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How to get rid of black cutting board mildew

Many years ago, I got a small cutting board, sort of as a joke gift. But it’s been awfully handy to have around, and as you can see by the scars, it’s been well used.

The scars weren’t bothering me, but the black mildew, which happened because I didn’t ever put any protective oil on this board, was.

It’s been bugging me for a while, but for some reason, I decided I really needed to deal with it yesterday.

I poked around on the internet, searching for fixes, and some people recommended using a bleach solution.

So, I poured a bleach solution into a glass, soaked a mildewy wooden spatula handle as a test, and experienced little to no success.

Then I tried a soak in straight up bleach, and even that did nothing.

At that point, I decided something a little more powerful would be good, so I dug out my handy-dandy orbital sander and went to work.

I made a big mess, but it really didn’t take that long to sand this down, and the difference is pretty incredible.

The back still has a teeny bit of black, but I think I can live with that amount.

And to prevent more mildew problems in the future, I gave the board a nice coat of the oil I got with the cutting board I received at Christmas.

I decided my spatula handles were a lost cause because if I sanded them down like I sanded my board, they wouldn’t be the right size to hold the rubber spatula part anymore. I think it would just fall right off.

But! I do have one new wooden-handled spatula that I picked up at Aldi recently, and since an ounce of prevention is worth a pound of cure, I put a coat of oil on that handle.

I also oiled the old spatula handles, because I figured I can at least keep more new mildew from growing.

I’m sure I’m not the only person who’s dealt with this problem, so I’m very interested to hear if you guys have more tips for me. Do share!


P.S. Food Waste Friday is over at Simply Being Mum today. And for the record, today I’m composting a bit of pineapple and a very mushy, disgusting avocado.

Joshua’s 365 post: Behind the Door

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Monday 6th of September 2021

I'm in the same boat you were, I just used a bleach mixture that seemed to have little to no results, I started sanding and here I am double checking to make sure it's worth my while, I appreciate the reassurance!


Friday 13th of August 2021

The board looks a ton better mostly because you got rid of the knife grooves, not the mold. The black mold (which is what it is!) gets deep into the wood, unfortunately. Unless you really rout into that channel (which is still black in the ‘after’ photos), I don’t think you’re safe, oil or no oil. And no, bleach doesn’t do squat, at least when I’ve tried it. I’m trying vinegar, but I doubt very much that I’ll succeed. Here’s the thing—that little ‘joke’ board is made of too soft a wood for your knives. I’ve had this problem with an acacia board I picked up at Aldi. Looked great, scratched far too easily, which meant bacteria and mold could accumulate in the grooves (it was ‘wounded wood’). My bamboo boards don’t scratch—but they dull knives too quickly, which is annoying. I’ve moved over to teak boards, which can be acquired at TJ Maxx and HomeGoods and places like that for decent prices. Oil them from the start, following the instructions, and they’ll take care of you far better than this risky little thing. I get that you’re frugal—I am, too—but this is a dangerous post, to suggest to people that what you did is an adequate remedy. Now, if you were to take a router and completely eliminate the nasty stuff in the grooves, and then go back and sand all the way down until the black is gone, then treat with bleach or vinegar, then oil… you might be able to save it. But I’d be willing to bet that your tiny little ‘bar board’ (that’s what it’s for, cutting lemons and limes for cocktails) would break if you went far enough down to eliminate the mold. Worth trying; what do you have to lose? But it’s still obviously gross, and the oil will wash off over a few uses, and then you’re in trouble all over again.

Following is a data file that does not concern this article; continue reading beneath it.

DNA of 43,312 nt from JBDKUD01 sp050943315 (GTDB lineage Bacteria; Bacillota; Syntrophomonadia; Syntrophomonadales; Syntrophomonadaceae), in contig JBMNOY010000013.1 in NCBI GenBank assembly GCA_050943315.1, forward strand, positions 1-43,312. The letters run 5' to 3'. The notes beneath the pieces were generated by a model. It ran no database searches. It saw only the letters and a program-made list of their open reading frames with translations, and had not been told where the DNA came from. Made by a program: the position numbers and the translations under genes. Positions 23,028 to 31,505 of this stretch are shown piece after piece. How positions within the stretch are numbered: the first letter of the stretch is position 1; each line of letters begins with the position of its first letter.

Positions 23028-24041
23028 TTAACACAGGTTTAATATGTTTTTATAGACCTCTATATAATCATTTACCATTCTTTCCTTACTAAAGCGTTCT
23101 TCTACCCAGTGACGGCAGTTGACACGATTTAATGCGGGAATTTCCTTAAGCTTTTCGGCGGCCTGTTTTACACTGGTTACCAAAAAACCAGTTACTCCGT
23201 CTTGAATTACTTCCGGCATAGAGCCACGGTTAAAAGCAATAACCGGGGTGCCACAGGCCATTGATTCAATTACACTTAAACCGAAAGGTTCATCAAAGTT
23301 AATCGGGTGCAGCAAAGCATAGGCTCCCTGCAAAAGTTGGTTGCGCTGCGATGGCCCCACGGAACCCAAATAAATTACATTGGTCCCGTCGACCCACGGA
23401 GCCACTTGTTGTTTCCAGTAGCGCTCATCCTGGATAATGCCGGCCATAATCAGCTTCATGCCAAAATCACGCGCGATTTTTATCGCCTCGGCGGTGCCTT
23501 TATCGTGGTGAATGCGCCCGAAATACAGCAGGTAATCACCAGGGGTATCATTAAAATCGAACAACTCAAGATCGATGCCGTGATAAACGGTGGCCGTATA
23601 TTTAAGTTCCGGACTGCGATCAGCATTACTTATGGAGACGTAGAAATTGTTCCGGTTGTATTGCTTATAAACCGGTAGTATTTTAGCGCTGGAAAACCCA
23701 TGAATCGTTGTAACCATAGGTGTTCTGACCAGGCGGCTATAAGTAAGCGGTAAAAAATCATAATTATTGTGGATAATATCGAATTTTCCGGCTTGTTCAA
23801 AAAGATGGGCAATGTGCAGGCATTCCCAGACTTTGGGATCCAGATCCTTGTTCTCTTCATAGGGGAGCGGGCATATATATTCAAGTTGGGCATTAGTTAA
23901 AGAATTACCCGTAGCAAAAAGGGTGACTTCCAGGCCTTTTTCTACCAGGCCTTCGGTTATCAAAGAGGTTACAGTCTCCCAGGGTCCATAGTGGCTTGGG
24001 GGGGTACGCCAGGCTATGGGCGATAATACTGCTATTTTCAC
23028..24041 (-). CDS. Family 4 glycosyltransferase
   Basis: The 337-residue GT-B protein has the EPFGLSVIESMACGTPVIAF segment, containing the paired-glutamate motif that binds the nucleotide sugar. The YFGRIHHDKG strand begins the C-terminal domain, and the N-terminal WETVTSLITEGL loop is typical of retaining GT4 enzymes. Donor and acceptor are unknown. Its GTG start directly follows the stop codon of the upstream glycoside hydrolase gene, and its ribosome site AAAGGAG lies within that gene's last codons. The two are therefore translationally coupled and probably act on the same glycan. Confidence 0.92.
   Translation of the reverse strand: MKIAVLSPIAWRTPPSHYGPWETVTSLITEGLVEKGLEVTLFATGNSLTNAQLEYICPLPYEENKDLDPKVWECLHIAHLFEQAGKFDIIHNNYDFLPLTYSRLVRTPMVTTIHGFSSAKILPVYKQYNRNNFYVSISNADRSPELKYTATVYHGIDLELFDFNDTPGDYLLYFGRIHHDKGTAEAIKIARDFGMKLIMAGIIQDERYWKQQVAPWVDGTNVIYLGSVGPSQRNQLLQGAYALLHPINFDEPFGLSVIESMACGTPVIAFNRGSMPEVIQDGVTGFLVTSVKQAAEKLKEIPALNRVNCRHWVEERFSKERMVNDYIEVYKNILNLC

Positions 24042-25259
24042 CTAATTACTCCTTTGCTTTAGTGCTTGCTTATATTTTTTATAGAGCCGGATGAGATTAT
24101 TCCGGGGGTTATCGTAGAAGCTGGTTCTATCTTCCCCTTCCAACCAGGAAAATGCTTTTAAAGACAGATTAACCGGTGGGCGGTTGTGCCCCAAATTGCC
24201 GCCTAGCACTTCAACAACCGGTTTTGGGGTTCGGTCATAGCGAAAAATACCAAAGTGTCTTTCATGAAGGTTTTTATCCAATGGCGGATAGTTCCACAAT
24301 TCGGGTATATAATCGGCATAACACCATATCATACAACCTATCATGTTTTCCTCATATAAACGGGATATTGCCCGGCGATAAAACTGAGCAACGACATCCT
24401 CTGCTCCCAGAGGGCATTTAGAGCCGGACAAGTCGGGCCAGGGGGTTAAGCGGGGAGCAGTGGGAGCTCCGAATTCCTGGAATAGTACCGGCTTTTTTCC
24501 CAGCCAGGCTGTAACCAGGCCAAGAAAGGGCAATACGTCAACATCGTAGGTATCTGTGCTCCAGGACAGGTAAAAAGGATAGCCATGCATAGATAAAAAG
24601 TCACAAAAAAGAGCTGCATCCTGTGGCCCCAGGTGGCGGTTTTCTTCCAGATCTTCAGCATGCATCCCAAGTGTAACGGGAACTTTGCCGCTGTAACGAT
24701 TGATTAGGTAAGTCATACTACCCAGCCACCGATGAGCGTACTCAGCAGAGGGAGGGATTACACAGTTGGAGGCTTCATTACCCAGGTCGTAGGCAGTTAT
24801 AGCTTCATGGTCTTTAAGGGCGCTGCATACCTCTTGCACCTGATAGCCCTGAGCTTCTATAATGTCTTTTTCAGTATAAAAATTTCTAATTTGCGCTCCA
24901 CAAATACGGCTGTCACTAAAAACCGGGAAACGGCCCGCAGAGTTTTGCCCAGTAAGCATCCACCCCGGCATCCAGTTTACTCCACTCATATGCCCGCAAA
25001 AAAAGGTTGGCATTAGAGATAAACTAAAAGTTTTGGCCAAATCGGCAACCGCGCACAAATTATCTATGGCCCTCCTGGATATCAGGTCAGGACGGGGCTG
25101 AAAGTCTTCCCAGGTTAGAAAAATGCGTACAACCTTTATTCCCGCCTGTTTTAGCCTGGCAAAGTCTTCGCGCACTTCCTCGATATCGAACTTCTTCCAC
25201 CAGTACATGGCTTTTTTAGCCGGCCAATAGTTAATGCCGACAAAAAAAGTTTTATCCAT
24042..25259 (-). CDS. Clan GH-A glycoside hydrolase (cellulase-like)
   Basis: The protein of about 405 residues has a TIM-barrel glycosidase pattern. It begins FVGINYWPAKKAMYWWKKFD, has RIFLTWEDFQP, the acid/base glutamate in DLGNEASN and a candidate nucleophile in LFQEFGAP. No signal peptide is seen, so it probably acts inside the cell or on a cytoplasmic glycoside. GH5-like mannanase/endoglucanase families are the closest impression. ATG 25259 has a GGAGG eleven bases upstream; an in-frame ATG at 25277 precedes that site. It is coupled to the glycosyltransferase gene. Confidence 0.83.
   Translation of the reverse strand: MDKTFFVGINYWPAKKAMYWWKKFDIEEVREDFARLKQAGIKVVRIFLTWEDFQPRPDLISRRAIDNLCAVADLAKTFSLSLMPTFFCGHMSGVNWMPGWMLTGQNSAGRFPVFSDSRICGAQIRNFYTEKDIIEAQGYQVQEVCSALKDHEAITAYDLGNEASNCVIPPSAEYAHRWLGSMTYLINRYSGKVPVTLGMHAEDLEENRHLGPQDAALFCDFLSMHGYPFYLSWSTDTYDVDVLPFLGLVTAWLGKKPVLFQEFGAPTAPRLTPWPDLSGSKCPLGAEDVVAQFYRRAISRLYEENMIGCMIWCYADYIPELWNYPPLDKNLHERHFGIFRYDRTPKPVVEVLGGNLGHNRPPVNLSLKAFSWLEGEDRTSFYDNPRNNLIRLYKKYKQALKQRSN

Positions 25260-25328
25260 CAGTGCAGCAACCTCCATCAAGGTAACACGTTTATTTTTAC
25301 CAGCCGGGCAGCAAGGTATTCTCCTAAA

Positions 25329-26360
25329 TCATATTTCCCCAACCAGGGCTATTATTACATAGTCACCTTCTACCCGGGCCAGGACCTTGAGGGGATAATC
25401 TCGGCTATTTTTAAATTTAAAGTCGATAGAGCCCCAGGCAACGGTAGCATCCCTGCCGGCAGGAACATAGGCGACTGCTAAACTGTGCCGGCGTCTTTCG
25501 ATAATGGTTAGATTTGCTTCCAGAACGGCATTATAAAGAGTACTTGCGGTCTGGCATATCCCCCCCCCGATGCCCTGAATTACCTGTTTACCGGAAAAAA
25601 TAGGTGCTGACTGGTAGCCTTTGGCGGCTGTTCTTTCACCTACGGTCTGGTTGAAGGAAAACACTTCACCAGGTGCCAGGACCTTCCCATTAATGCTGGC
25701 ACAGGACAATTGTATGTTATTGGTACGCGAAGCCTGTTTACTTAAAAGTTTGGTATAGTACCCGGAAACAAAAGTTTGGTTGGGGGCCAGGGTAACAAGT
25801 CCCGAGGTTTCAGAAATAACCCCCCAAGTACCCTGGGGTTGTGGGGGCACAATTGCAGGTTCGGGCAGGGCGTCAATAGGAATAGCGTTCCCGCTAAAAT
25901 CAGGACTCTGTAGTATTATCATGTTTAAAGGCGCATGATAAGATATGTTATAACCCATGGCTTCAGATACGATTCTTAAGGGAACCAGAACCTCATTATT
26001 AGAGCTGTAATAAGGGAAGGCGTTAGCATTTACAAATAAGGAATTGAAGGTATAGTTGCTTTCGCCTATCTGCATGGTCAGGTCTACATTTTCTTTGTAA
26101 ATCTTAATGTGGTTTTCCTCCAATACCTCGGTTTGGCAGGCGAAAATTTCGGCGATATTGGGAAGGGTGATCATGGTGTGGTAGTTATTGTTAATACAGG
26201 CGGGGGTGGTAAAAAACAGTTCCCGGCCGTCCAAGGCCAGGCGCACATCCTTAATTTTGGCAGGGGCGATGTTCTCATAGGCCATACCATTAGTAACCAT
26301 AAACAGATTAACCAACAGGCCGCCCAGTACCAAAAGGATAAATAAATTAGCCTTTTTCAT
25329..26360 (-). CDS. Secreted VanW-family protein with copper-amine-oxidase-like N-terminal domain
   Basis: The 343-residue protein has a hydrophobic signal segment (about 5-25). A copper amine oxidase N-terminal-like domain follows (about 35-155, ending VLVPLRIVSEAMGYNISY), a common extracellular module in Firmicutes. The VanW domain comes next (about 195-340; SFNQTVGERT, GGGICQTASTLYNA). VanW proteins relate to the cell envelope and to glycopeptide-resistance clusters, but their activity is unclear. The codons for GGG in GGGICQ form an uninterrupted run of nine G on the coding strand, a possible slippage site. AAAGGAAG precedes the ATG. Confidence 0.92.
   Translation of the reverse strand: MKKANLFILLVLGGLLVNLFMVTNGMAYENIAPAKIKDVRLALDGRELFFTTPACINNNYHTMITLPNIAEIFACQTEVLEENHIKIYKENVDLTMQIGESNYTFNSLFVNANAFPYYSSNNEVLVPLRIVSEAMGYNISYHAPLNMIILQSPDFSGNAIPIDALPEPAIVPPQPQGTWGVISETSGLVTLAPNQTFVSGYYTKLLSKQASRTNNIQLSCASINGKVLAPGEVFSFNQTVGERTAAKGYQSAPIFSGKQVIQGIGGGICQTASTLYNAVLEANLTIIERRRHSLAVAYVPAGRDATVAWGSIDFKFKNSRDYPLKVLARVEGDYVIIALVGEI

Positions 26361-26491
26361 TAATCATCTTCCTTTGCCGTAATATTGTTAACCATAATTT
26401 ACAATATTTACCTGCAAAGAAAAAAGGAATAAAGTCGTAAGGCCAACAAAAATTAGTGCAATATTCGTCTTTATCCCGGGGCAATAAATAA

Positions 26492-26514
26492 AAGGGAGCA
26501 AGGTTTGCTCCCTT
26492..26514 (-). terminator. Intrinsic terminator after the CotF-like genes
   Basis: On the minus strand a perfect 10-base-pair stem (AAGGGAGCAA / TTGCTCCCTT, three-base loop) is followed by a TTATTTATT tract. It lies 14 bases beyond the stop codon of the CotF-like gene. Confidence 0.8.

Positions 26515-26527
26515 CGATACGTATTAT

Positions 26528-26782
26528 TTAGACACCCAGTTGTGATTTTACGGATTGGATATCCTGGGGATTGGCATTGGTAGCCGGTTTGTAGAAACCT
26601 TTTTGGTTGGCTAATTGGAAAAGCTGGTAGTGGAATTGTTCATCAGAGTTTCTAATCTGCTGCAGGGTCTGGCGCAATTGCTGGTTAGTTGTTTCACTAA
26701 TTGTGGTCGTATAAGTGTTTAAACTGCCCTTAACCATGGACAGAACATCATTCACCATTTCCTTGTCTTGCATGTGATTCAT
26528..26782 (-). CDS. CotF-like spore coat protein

Monday 5th of April 2021

Thank you!! This helped so much.


Sunday 2nd of August 2020

I know this is a late replay to the original post. But please do yourself a favor. ANYTIME you see a product like this (i.e. "Mystery Oil") OR A PRODUCT THAT DOES NOT LIST ITS INGREDIENTS . Always look up the Material Safety Data Sheet (MSDS for short)

A quick Google of "John Boos MYSB Mystery Butcher Block Oil, MSDS" will tell you:

ITS MINERAL OIL!!! mostly, with - di alpha tocopherol ( a synthetic form of vitamin E ) used for its antioxidant properties also found in many personal care products such as skin creams and lotions to promote skin healing and reduce scarring after injuries such as burns. - Carnauba Wax - probably used as a thickening agent, a binder & sealer - Beeswax - probably used as a thickening agent, binder & sealer

NO MYSTERY HERE. except WHY do people keep allowing themselves to be misled into buying overpriced repackage, relabeled... stuff (not my original choice of words). Brings to mind the old Snake Oil salesmen.

Granted the OP received this product with the cutting board...

Save yourself a ton of money and get the generic Mineral Oil from your local pharmacy dept, it's sold as a laxative so it's Food Grade.


Thursday 24th of September 2020

Wow thank you

Cathy Henschel-McGerry

Tuesday 7th of January 2020

Thanks for this bit of info. I don't have a sander, but will get some sand paper and have a go at it. Its mostly around the edges of boards and then I'll oil it with some food grade mineral oil. Wish me luck!

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